SANTIAGO – Lack of drinking water, disappearing lakes, heat records: every year seems worse than the one before when it comes to drought in Chile. Few countries will get hit by a water deficit as hard as Chile in the decades to come. The country should prepare for a new future: one without water.
The harsh situation Chile is facing couldn’t be portrayed more graphic. Lake Aculeo, one hour from capital Santiago, was once a popular summer destination for those looking for a relaxed day of swimming and sailing. Those who visit what’s left of the lake in Paine that once had four times the surface of New York’s Central Park will be shocked.
It has completely dried up in less than 10 years. The before-and-after photos and the satellite images of the lake throughout the last decade tell the story of Chile. Because what happened to Lake Aculeo could happen anywhere.
Record After Record
The Ministry of Public Works released a report this month, showing the extreme situation Chile is dealing with. This year promises to become another record-breaking one: in the central-northern area the decrease in rainfall exceeded 80 percent.
2018 was one of the driest years in half a century for Santiago, the period between 2010 and 2015 was labeled a mega drought, and according to the Chilean meteorological service the period between 2003 and 2014 was the driest decade in the last 150 years and the warmest ever recorded in the country.
According to a World Resources Institute investigation, Chile will be among the most water-stressed countries in the world by 2040. Record after record and pessimistic investigations all convey the same message: Chile is drying up and facing extreme water stress.
The destructive effects of drought came to light during the mega drought. Although weather phenomena such as La Niña played a role, a large part could be contributed to climate change. According to a government report focusing on Central Chile, such long periods without rain damage everything from the economy, nature and vegetation and the quantity and quality of the drinking water.
In the years of the mega drought “the average flow rate deficit in rivers in Coquimbo and Valparaíso regions was as high as 70 percent. The quantity of water stored in drinking water reservoirs was at historical lows for over three years. Satellite images showed a reduction in vegetation growth along coastal areas and interior valleys, from Coquimbo Region to O’Higgins Region.”
According to the same report, “the number of large-scale forest fires (more than 200 hectares) from Valparaíso to La Araucanía regions increased by 27 percent compared to the historical average. Another impact of drought was the constant lengthening of the forest fire season. During the last decade, the forest fire season expanded to cover the entire 12 months of the year (from July 1st to June 30th of the following year).”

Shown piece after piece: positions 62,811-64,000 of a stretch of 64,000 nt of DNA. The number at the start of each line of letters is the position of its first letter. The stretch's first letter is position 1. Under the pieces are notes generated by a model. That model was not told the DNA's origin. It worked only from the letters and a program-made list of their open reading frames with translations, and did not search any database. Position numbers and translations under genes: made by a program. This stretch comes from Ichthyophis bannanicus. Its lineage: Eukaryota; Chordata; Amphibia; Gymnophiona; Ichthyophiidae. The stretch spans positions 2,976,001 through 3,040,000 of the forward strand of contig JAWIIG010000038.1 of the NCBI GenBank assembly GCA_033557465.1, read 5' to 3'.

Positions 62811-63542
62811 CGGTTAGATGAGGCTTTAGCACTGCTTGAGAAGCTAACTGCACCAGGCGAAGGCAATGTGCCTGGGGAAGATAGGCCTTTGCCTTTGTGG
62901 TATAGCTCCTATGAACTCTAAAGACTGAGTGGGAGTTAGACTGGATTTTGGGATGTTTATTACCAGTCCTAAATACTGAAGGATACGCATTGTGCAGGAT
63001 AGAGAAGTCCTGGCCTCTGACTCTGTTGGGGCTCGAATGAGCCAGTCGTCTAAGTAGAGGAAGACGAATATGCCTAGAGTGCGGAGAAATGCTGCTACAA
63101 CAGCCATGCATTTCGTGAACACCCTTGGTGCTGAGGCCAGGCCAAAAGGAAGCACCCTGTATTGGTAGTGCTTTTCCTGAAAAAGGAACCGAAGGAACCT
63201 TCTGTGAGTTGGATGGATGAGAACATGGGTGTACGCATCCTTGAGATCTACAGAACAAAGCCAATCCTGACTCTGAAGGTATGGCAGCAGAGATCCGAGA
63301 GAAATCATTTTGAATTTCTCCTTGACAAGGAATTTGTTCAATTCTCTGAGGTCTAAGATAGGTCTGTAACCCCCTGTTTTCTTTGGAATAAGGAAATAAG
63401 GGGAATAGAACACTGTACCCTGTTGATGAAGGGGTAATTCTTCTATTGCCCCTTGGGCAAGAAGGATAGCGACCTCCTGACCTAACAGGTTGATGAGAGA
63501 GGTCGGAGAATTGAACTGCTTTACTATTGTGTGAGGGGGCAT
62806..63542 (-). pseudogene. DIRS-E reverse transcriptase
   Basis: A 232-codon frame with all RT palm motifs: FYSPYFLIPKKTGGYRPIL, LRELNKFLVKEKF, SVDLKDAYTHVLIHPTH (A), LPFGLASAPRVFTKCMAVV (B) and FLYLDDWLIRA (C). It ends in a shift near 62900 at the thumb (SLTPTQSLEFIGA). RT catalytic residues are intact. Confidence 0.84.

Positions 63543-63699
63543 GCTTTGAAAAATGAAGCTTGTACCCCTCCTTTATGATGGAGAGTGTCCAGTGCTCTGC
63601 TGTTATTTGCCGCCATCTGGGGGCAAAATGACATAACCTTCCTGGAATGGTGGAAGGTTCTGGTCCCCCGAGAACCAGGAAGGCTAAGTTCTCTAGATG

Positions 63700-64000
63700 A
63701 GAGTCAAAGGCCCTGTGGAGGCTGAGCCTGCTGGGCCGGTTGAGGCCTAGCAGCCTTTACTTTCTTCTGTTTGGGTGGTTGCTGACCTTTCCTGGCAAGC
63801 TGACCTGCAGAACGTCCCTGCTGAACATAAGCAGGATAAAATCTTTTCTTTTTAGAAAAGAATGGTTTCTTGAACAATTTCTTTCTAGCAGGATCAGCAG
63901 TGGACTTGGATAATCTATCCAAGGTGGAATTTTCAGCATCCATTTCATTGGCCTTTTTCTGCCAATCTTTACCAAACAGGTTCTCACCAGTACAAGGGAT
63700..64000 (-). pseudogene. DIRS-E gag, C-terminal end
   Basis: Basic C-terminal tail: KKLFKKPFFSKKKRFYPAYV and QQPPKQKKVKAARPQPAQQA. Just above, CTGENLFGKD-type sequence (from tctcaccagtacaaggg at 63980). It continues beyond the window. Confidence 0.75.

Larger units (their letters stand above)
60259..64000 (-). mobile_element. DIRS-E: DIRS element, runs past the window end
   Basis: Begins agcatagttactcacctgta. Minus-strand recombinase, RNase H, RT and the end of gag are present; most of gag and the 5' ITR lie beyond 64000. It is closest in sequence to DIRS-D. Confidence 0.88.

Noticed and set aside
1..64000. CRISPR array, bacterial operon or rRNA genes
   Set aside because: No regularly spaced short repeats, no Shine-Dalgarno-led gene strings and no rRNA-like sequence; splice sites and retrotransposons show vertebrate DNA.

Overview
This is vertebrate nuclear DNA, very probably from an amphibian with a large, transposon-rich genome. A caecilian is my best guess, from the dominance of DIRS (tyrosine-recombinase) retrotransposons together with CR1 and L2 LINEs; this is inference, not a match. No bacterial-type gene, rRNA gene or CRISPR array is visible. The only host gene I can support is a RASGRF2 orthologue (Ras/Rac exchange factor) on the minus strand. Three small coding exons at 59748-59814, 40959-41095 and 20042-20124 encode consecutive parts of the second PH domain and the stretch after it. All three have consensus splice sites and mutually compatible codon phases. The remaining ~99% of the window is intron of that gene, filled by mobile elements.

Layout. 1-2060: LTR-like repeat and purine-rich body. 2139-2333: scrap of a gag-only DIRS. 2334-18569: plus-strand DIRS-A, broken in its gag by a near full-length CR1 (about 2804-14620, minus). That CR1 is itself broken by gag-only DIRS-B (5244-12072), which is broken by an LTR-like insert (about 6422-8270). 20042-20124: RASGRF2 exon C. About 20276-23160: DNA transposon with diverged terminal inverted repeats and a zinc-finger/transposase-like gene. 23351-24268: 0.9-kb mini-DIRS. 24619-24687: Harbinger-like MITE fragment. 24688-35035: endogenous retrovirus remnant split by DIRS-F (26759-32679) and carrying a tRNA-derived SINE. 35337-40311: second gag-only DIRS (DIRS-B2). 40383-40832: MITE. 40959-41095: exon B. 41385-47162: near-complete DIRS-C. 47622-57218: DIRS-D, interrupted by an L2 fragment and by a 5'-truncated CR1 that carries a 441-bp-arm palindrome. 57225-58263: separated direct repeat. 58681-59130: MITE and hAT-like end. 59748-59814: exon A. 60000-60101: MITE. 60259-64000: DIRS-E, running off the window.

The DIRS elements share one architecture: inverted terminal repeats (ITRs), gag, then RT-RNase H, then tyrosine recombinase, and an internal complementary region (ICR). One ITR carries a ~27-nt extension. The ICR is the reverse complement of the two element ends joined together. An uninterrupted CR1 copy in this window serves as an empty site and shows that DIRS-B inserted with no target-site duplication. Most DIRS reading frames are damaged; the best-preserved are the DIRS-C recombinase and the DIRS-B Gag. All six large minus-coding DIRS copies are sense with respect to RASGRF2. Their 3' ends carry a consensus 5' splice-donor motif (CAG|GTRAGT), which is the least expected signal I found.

Chile’s Future: Solutions In The Obstacles
Although the report focused on the mega drought, the government quickly realized that drought was to stay. Then president Michelle Bachelet vowed in 2015 that the government would invest US $170 million “to access underground water sources, build and upgrade canals and improve irrigation systems.” But is that enough?
Climate change can’t be stopped. Rain isn’t coming back. Drought is here to stay. These realities still seem hard to understand for a society in which investment and economy have always come first. Even after the destructive mega drought, many state officials, the private sector and citizens saw such droughts as extraordinary, something transient.
But if Chile wants to prepare the best way possible for permanent water stress that will hit the country harder than any forest fire, it should look to these three groups.
Economically important sectors such as mining and the agriculture both suffer from and contribute to the droughts in Chile. To regulate the private sector and its use of water, the Water Code should be changed. Access to and consumption of clean water is a human right. Throughout Chile, dozens of conflicts between citizens and companies over the rights of water access continue to boil.
The bureaucracy is another obstacle on the way to a working reform of the Water Code. At the moment, various agencies, government bodies, public-private companies and organizations want their say on Chile’s water resources. One administrative entity should control this entire situation.
But the biggest change is needed in mentality, society and culture. Awareness campaigns to raise awareness among Chilean citizens, a more focused aid program for the more vulnerable people in the country and involving different actors when looking for solutions: Chile needs to change itself to prepare for a new future.
Editor-In-Chief Boris van der Spek is the founder of Chile Today. He worked in Colombia, Surinam and the Netherlands as reporter and made appearances on BBC World Services and ABC News during major events in Chile.